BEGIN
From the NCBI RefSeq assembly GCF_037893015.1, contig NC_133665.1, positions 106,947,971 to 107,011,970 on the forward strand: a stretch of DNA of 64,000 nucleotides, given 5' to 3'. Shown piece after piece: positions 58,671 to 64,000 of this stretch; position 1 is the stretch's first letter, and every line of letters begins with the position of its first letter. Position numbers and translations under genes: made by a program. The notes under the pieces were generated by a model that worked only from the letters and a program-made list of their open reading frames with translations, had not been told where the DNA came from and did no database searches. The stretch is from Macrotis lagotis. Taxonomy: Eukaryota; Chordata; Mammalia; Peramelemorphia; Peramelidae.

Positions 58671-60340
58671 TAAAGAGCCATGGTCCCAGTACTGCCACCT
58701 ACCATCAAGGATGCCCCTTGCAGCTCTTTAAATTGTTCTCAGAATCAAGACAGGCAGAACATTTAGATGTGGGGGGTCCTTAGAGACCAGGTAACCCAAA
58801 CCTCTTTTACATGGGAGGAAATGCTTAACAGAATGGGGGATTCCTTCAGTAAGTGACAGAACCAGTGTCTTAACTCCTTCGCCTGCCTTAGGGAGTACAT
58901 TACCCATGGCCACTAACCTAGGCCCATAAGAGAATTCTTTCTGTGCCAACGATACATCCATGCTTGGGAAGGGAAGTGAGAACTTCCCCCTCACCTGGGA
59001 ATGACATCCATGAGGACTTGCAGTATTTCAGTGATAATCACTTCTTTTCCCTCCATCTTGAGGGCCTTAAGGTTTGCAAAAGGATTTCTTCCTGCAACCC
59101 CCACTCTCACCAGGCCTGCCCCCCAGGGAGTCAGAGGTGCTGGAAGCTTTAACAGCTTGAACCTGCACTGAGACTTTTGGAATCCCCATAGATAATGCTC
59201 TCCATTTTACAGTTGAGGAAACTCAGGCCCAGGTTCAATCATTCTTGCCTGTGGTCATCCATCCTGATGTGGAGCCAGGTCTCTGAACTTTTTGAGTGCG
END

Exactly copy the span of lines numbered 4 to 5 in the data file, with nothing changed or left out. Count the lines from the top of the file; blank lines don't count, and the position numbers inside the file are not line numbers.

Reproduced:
58701 ACCATCAAGGATGCCCCTTGCAGCTCTTTAAATTGTTCTCAGAATCAAGACAGGCAGAACATTTAGATGTGGGGGGTCCTTAGAGACCAGGTAACCCAAA
58801 CCTCTTTTACATGGGAGGAAATGCTTAACAGAATGGGGGATTCCTTCAGTAAGTGACAGAACCAGTGTCTTAACTCCTTCGCCTGCCTTAGGGAGTACAT